The company behind controversial plans to position one of the biggest offshore wind farms in the world between Wales and Devon has dropped the project claiming it is “uneconomic”.
German firm RWE npower renewables said the £3bn Atlantic Array project involving 240 turbines each around 700ft tall between Gower and North Devon, covering 124 square miles, could have powered around 900,000 homes.
But Gower Society chairman Malcolm Ridge said of the proposal: “This will be around 14 miles off south Gower and the view will be, if not industrialised, certainly a distraction from the tranquil and beautiful maritime scene you expect from this part of the world.
“It’s simply too big and is in the wrong place, and could damage tourism on the Gower where people go for the beautiful views.”
Councillors in Devon also objected to the scheme on the grounds it would damage tourism and there were concerns about bird deaths and damage to seals, porpoises and other sea creatures due to construction noise.
However, earlier this year, Gareth Clubb, director of Friends of the Earth Cymru, said of the project: “We think it’s a very good scheme and will eventually help Wales be powered by 100% renewables.”
Today (tue) announcing its decision to pull out of the scheme RWE said: “Technical challenges within the Bristol Channel Zone are significant, including substantially deeper waters and adverse seabed conditions.
“Costs to overcome such technical challenges are prohibitive in current market conditions. RWE is to focus on progressing more technically and economically viable offshore projects.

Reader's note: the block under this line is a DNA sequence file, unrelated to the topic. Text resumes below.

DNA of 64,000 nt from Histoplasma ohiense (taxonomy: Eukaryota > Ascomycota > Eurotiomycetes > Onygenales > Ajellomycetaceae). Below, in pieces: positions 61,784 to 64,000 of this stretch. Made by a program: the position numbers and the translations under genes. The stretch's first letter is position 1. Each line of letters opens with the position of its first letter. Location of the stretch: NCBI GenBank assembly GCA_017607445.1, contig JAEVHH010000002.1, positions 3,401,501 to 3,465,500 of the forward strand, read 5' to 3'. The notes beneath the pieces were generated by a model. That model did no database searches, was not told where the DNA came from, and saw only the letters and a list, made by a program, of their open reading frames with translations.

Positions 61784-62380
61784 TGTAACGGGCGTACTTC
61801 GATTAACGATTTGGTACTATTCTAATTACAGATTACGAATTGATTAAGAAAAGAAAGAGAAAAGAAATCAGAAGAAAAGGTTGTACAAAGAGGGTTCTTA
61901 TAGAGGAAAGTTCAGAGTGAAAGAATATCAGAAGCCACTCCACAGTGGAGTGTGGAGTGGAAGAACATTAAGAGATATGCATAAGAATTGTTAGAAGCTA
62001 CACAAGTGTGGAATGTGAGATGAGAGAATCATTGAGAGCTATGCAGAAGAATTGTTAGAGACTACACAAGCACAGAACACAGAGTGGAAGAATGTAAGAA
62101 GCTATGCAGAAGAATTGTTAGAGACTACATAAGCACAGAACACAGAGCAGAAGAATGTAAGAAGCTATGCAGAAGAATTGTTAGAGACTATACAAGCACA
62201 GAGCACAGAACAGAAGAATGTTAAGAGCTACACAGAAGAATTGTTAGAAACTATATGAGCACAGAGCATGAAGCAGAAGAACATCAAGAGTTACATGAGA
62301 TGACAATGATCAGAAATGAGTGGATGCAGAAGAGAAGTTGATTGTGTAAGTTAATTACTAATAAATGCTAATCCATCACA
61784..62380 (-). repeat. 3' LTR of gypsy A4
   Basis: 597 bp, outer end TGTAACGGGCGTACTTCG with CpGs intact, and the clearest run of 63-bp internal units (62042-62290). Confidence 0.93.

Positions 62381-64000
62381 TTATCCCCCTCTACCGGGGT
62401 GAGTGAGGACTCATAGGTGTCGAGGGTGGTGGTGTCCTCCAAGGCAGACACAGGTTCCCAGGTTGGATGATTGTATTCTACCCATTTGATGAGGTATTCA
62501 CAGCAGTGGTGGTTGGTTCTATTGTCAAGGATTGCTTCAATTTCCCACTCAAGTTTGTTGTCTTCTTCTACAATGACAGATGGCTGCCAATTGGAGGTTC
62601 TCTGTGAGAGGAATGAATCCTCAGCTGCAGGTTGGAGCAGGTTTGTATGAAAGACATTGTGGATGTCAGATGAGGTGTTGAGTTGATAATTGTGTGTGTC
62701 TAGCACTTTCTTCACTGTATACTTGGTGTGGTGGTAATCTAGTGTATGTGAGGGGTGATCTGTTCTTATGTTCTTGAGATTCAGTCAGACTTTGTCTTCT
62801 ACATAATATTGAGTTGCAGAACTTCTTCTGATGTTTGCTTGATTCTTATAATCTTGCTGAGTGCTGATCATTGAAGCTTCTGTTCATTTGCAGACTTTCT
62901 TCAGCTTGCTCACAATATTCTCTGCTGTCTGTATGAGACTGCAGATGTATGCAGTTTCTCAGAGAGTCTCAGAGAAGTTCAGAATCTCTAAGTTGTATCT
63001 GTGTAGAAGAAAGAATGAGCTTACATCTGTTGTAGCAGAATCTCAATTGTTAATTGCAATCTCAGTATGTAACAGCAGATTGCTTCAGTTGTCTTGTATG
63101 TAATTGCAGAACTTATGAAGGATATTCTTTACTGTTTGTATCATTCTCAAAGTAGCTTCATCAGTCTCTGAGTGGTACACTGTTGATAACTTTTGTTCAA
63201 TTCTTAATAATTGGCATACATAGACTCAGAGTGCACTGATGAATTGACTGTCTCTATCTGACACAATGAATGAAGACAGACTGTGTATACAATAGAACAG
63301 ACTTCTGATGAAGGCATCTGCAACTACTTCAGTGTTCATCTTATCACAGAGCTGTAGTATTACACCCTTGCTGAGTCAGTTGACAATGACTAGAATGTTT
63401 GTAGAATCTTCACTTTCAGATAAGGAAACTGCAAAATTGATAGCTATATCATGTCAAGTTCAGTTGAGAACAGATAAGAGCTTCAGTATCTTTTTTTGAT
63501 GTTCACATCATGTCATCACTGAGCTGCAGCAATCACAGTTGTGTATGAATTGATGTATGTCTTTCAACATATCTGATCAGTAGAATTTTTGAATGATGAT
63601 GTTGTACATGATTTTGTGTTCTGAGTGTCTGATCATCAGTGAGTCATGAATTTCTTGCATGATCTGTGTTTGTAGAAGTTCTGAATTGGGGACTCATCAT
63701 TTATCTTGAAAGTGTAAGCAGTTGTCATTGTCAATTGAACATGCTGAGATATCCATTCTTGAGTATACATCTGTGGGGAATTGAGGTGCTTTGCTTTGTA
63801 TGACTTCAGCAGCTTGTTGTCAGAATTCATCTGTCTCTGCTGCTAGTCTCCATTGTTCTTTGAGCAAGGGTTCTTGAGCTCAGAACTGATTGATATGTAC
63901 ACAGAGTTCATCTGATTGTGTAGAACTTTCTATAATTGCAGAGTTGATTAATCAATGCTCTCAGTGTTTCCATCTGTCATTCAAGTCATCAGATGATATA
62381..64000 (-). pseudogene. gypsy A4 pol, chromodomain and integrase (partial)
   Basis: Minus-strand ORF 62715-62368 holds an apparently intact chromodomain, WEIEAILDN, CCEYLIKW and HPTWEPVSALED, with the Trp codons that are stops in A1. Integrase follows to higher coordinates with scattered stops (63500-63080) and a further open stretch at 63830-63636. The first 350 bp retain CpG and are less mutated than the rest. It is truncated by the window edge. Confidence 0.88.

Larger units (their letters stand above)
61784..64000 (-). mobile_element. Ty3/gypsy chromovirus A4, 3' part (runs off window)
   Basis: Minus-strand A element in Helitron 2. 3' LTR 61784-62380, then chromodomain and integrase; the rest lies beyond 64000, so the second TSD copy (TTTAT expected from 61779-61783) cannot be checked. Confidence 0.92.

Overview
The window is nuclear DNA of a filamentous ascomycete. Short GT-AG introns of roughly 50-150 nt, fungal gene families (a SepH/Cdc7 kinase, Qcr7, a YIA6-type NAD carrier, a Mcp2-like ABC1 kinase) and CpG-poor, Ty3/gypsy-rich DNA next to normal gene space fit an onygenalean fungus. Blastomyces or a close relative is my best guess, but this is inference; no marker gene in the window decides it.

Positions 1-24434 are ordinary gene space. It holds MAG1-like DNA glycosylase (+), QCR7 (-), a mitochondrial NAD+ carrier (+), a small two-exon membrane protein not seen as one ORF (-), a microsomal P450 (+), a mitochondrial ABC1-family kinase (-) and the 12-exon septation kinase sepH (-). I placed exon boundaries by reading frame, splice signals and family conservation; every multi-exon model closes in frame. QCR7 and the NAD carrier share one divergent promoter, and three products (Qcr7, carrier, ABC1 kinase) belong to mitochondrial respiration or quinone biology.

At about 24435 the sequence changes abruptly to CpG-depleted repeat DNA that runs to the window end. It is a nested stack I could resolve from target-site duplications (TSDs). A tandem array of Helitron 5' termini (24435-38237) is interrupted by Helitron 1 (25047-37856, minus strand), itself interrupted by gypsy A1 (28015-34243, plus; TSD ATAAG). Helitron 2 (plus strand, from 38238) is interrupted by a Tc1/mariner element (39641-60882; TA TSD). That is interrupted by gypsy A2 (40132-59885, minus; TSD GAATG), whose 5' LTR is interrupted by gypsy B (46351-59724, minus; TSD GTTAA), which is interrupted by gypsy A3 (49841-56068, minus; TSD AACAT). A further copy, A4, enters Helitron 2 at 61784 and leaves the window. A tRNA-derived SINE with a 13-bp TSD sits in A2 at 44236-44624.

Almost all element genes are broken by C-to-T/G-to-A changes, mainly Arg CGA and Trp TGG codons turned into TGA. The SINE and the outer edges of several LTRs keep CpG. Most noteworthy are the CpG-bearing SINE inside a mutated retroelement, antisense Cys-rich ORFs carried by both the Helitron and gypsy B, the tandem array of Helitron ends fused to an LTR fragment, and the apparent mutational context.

“In comparison with other opportunities in the UK offshore wind portfolio, and in light of the significant technical challenges specific to the zone identified from intensive research, at the current time, it is not viable for RWE to continue with development in the Bristol Channel Zone.
“As the offshore wind industry develops over the next decade and on the back of more viable technologies being demonstrated, expected innovation and cost reduction may in the future open up opportunities in the more challenging areas, such as in the Bristol Channel.
“The Crown Estate has agreed to RWE Innogy’s request to terminate the agreement for the Bristol Channel Zone, allowing RWE Innogy to stop its development activities in the zone, and to surrender the option for the Atlantic Array project, thereby removing RWE’s seabed rights.”
Paul Cowling, Director of Offshore Wind at RWE said; “This is not a decision we have taken lightly, however given the technological challenges and market conditions, now is not the right time for RWE to continue to progress with this project.
“We will continue to focus on the other less technically challenging offshore projects within our extensive offshore pipeline of up to 5.2GW. Offshore wind remains one of the strategic objectives for RWE and the UK has a major role to play within our portfolio.
“We are looking forward to the completion of Gwynt-Y-Mor next year. At 576 MW this will become the second largest operating offshore wind farm in the world.”